The experience of having children of his own awakened in Jack a feeling of profound remorse about his treatment of the man he had loved as a boy. After leaving the Justice Department in 2004, Goldsmith managed to patch things up with Chuckie. Engaging in intense conversations with his now elderly stepfather about his past, Goldsmith set out to find out the truth about Hoffa’s disappearance, not only relentlessly probing the reluctant Chuckie, but also scouring all available (and many hitherto unavailable) documents and interviewing every living player involved in the case, including the FBI agents who failed to solve it.
Although Goldsmith does not crack the riddle of one of America’s greatest unsolved murders, he does illuminate in riveting detail the circumstances surrounding it. He goes a great distance to refuting the most common theory: that Chuckie had a hand in it. (Martin Scorsese’s The Irishman is the most recent rendition of the incident.) Along the way, readers are given an education in the uses and abuses of the laws governing surveillance, in the intricate relationship between organized crime and the Teamsters Union, a portrait of Hoffa himself, and an account of the cruelty of the U.S. government in pursuing Chuckie, and of refusing to clear him of suspicion, even when the evidence became clear that he was uninvolved.
The most affecting part of the volume is Goldsmith’s checkered portrait of his stepfather, to whom the book is dedicated (and who, sadly, passed away yesterday, February 13, 2020). One feels Goldsmith’s pangs of regret about his own past conduct and his deep love for the man who adopted him. But at the same time, the book is unsparing in showing Chuckie’s outsized warts.
Thus, Chuckie is painted as a chronic liar, an “unreliable chronicler,” given to constant evasions and striving to adhere to the never-tell ethos of the mob: “The more Chuckie and I talked, the more I came to understand that his adversarial relationship with the truth was influenced by his commitment to Omertà, the Sicilian code of silence that he embraced at a young age.” Chuckie was also professionally incompetent. Though aspiring to play a bigger role in the Teamsters union, Hoffa never gave him the opportunity, in no small measure because Chuckie was seen by his Teamster associates as buffoonishly inept.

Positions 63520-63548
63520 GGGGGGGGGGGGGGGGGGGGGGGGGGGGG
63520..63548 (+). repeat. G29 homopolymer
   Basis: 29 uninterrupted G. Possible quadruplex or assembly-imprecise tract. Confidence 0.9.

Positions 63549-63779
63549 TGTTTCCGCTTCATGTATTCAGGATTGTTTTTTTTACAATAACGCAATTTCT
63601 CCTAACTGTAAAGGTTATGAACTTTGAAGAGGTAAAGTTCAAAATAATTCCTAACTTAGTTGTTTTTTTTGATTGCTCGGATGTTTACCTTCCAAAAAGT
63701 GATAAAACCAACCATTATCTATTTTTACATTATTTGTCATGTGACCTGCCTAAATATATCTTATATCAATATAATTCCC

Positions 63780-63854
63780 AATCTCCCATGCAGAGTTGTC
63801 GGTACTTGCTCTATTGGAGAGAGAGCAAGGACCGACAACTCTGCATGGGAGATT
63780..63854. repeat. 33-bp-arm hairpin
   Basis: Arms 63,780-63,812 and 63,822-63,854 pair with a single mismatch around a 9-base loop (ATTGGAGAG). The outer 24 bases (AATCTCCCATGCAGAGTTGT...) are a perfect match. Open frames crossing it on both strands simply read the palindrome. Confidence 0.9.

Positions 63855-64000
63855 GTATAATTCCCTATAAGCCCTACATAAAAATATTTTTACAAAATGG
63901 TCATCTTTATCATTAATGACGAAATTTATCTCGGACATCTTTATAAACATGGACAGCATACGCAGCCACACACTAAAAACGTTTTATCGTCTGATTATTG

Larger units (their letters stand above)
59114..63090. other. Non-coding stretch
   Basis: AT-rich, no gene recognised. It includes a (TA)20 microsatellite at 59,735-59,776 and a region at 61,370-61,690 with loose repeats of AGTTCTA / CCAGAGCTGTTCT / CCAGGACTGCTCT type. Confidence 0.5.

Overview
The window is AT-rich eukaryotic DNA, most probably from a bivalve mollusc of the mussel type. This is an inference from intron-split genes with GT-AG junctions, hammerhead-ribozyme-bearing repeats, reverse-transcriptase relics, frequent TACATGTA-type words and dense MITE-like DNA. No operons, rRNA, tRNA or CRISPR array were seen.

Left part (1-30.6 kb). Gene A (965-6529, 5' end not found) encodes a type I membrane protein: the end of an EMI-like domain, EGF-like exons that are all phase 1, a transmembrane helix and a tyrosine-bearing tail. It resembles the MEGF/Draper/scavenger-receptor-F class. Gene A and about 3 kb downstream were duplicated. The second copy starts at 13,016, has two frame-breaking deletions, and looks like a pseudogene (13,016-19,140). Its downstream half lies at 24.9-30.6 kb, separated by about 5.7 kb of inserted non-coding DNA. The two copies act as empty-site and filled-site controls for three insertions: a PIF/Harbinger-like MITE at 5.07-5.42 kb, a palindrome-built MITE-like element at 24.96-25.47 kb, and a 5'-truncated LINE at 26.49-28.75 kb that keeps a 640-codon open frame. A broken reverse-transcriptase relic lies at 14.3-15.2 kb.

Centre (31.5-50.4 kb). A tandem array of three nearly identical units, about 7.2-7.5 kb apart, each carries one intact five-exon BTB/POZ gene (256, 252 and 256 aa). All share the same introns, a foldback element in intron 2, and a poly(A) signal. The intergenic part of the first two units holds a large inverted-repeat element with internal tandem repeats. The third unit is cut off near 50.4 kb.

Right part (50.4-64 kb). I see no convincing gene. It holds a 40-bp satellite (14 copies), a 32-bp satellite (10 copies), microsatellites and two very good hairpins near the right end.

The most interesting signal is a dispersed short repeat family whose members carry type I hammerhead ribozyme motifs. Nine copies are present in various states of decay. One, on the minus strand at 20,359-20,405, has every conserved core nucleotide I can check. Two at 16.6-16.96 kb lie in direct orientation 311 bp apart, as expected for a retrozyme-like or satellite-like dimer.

As Goldsmith neared completion of his volume, he gave the unpublished manuscript to Chuckie to read and to comment upon, even as it contained, in no small part, an unflattering portrait of the man. “I prayed,” writes Goldsmith, “that he would see the book as an act of love. I also hoped that he would think I portrayed him fairly and honorably, and would appreciate my efforts to clear his name. But I worried, and told him, that he might not like some things in the manuscript.”
“I read every word. You wrote a great book,” was Chuckie’s comment about the book. Goldsmith calls this a “noble lie,” writing, in one of the more poignant passages in a volume laden with powerfully understated emotion, “I doubt that Chuckie read every word. I saw him frown and then scowl two days earlier at about the place in the book where I described how others viewed him in the Teamsters. He barely dipped into the manuscript after that—at least when I was watching. I wonder if he even looked at the last half.”
Causing yet more pain to the man he loved, Goldsmith reveals himself to be a ruthless seeker and teller of the truth, which includes telling uncomfortable truths, including about himself and his past conduct. It is a deeply admirable quality that shines throughout the book, but the writerly courage on display inevitably exacts a human cost at the most personal level.
In Hoffa’s Shadow comes adorned with blurbs that extol it in extravagant terms. Amy Chua calls the book “a masterpiece and a page-turner. I couldn’t put it down. Brilliant, suspenseful, and deeply moving, it offers a personal view of one of the greatest unsolved crimes in American history.” Bill Buford writes that it is “A thrilling unputdownable story that takes on big subjects—injustice, love, loss, truth, power, murder—and addresses them in sentences of beauty and clarity informed by deep thought and feeling.”
I would subtract not a word from these glowing encomiums and add only that Goldsmith’s The Terror Presidency, a tale of fearlessness in public service, was one of the very best non-fiction books I read in the first decade of this century. In Hoffa’s Shadow, a display of courage of a very different kind, is the single best non-fiction book I’ve read from the century’s second decade. Goldsmith has added a remarkable literary-autobiographical-historical achievement to his name.